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Cucumber Core is the inner hexagon for the Ruby flavour of Cucumber.

It contains the core domain logic to execute Cucumber features. It has no user interface, just a Ruby API. If you're interested in how Cucumber works, or in building other tools that work with Gherkin documents, you've come to the right place.

An overview

The entry-point is a single method on the module Cucumber::Core called #execute. Here's what it does:

  1. Parses the plain-text Gherkin documents into an AST
  2. Compiles the AST down to test cases
  3. Passes the test cases through any filters
  4. Executes the test cases, emitting events as it goes

We've introduced a number of concepts here, so let's go through them in detail.


The Abstract Syntax Tree or AST is an object graph that represents the Gherkin documents you've passed into the core. Things like Feature, Scenario and ExamplesTable.

These are immutable value objects.

Test cases

Your gherkin might contain scenarios, as well as examples from tables beneath a scenario outline.

Test cases represent the general case of both of these. We compile the AST down to instances of Cucumber::Core::Test::Case, each containing a number of instances of Cucumber::Core::Test::Step. It's these that are then filtered and executed.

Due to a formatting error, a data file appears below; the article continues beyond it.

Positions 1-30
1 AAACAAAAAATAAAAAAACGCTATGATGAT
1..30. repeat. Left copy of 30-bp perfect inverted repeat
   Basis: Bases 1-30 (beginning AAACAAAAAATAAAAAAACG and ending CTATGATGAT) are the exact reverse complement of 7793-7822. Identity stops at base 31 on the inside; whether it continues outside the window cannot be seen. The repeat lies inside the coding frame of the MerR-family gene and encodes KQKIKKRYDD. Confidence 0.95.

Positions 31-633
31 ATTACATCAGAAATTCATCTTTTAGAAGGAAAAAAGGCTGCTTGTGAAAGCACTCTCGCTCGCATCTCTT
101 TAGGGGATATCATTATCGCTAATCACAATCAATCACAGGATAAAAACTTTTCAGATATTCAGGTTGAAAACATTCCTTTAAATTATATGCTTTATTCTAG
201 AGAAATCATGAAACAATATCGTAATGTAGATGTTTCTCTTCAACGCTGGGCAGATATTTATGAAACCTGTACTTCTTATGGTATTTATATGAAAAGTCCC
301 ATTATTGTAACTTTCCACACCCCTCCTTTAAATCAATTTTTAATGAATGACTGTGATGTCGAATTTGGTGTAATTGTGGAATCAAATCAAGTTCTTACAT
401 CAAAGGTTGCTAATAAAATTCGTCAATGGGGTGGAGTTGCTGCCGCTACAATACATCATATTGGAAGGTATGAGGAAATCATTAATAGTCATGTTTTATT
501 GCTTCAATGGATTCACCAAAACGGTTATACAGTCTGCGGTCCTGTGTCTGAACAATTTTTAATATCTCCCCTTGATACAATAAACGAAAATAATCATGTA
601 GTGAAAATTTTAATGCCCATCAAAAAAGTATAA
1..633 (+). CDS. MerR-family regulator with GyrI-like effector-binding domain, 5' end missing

Test cases and their test steps are also immutable value objects.


Once we have the test cases, and they've been activated by the mappings, you may want to pass them through a filter or two. Filters can be used to do things like activate, sort, replace or remove some of the test cases or their steps before they're executed.


Events are how you find out what is happening during your test run. As the test cases and steps are executed, the runner emits events to signal what's going on.

The following events are emitted during a run:

That's probably best illustrated with an example.


Here's an example of how you might use Cucumber::Core#execute

require 'cucumber/core'
require 'cucumber/core/filter'

# This is the most complex part of the example. The filter takes test cases as input,
# activates each step with an action block, then passes a new test case with those activated
# steps in it on to the next filter in the chain.
class ActivateSteps <
  def test_case(test_case)
    test_steps = do |step|



  def activate(step)
    case step.text
    when /fail/
      step.with_action { raise Failure }
    when /pass/
      step.with_action {}

# Create a Gherkin document to run
feature =, "Feature:\nScenario:\nGiven passing\nAnd failing\nAnd undefined\n")

# Create a runner class that uses the Core's DSL
class MyRunner
  include Cucumber::Core

# Now execute the feature, using the filter we built, and subscribing to
# an event so we can print the output.[feature], []) do |events|
  events.on(:test_step_finished) do |event|
    test_step, result = event.test_step, event.result
    puts "#{test_step.text} #{result}"

If you run this little Ruby script, you should see the following output:



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